The strange symbol, pointed-to by the blue arrow, is “the sign”. Later in the piece, we'll be told to skip back to here.

As we continue playing, we may encounter another strange symbol at the beginning of a measure:


This symbol will later be used to mark the beginning of the coda (the ending section). It appears in the picture below (pointed-to by the blue arrow), along with the words “To Coda”:


It doesn't mean that we go to the Coda (ending) now (as we first encounter it), but rather, the next time we encounter it (probably from having been directed to go back to “the sign”).

Note that the strange symbol (pointed-to by the blue arrow) used to designate the Coda (ending) is different from “the sign” (shown earlier).

In playing a repeated section of music, we may encounter a measure-bar indicating the end of a repeated section that has no first, second, or third endings marked, as in the following picture:


In this case, we simply repeat the section (going back to the begin-repeat measure-bar) as many times as there are lines of words (lyrics) within the section.

If there was a measure earlier in the piece, marked with “the sign” (as there was is this piece), at some point, there will be directions to “go back to the sign, only they will most likely tell you to do that in Italian, as shown here:


Here, they're not only telling you to go back to the sign (“Dal Segno”) in Italian, but they're also abbreviating Dal Segno as “D. S.”, as they often do.

The "(no repeats)" part of it (finally - something in English), tells us that as we play the music going forward from “the sign”, we don't play any of the repeats, in other words, only one time through each repeated section.

In some pieces, they will use “D. S. al FINE” or “D.S. al Finé, which means to go back to the sign, and end the piece at the measure marked “Finé, which means “End” in Italian.

The “al Coda” part of the picture above, means that after going back to the sign, playing forward from there, when we encounter the “To Coda” instructions, we should go directly to the Coda (marked with its own strange symbol), as shown below:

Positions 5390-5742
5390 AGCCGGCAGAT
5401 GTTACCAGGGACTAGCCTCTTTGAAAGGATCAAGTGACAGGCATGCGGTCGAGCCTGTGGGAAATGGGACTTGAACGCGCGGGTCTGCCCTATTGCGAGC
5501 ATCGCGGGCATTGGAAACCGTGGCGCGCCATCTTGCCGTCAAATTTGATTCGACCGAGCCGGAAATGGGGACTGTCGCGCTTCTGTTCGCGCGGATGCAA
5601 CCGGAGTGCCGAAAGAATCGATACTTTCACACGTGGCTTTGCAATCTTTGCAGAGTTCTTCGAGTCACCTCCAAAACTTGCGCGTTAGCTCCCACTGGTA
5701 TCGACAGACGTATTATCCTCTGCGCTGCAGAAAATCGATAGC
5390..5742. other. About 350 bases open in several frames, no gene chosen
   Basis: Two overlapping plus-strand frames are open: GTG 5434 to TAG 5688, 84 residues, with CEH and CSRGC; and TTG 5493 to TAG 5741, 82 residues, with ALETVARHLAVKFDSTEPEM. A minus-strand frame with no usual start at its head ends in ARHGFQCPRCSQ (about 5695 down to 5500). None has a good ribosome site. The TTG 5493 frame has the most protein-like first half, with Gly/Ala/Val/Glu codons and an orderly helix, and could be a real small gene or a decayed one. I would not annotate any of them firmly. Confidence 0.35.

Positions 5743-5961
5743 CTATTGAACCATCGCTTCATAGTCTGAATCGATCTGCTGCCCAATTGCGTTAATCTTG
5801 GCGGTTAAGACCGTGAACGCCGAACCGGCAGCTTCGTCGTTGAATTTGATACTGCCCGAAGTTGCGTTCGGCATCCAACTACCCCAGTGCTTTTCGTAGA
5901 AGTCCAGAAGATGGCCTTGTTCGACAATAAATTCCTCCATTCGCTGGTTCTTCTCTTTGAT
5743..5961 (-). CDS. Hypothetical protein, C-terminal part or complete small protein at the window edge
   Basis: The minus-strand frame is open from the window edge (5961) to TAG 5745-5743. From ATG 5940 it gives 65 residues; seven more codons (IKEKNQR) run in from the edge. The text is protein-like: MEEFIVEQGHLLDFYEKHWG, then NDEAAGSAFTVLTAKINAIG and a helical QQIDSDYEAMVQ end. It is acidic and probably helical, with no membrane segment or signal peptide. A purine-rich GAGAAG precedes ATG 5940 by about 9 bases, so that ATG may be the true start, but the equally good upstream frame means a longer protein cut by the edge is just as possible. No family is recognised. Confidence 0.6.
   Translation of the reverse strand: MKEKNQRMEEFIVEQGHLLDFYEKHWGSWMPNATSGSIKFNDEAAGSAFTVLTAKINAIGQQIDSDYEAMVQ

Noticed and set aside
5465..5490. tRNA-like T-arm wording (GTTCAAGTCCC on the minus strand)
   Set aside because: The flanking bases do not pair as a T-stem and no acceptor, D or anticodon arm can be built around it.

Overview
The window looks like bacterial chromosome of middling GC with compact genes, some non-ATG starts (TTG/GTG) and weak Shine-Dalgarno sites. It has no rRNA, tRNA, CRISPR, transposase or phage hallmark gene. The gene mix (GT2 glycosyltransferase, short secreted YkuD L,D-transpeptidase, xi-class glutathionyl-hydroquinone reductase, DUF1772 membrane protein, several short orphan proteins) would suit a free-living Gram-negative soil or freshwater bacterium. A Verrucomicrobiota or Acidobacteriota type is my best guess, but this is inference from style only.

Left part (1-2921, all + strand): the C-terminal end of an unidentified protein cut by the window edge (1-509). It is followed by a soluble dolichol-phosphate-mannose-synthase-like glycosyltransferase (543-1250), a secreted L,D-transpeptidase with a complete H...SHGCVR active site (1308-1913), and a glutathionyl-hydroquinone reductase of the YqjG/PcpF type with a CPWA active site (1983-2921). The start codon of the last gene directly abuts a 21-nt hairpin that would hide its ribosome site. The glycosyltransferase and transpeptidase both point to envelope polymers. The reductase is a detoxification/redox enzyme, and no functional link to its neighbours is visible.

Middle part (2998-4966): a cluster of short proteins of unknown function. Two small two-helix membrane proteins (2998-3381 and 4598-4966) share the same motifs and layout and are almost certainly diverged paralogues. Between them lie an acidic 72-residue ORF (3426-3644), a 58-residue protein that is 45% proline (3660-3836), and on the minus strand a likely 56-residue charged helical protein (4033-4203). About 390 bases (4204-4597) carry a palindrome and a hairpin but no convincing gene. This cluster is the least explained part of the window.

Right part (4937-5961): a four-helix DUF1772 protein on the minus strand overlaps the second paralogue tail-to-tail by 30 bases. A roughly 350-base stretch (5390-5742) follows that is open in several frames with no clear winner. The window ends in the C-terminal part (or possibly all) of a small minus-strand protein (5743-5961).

The strange symbol under the word “CODA” marks the beginning of the end section (coda) of the piece.

In the coda of the example piece, there is another kind of repeated section:


The “Repeat ad lib.” instructions tell you to repeat the section as many times as you want (“ad lib.” stands for ad libitum, which means “according to pleasure”). You might see a section such as this for a repeated ending phrase that is recorded as a fade-out.

And finally, we come to the end of the piece, the real, honest-to-goodness end, marked with an end-section measure-bar:


Here is a picture of the end of the piece:


The last note(s) in each clef have above them, a symbol like a birds-eye (pointed-to by the blue arrow), which is called a fermata (another Italian word), which means to hold the note longer than the written length, an amount of your choosing.

The fermata can occur anywhere in a piece (not just at the end), and it can appear over a rest-mark (rather than a note). Either way, it indicates the note (or rest) is held longer than the written value.

This example piece, with its many things used, should (along with our explanations) give you an understanding of repetition in music, extensive enough to properly play the repetitions in most music you will encounter.

Note: As of version 1.28, published on March 1st, 2017, this article is included as one of the tutorials installed on your machine. If you don't have that version (or later), feel free to re-install.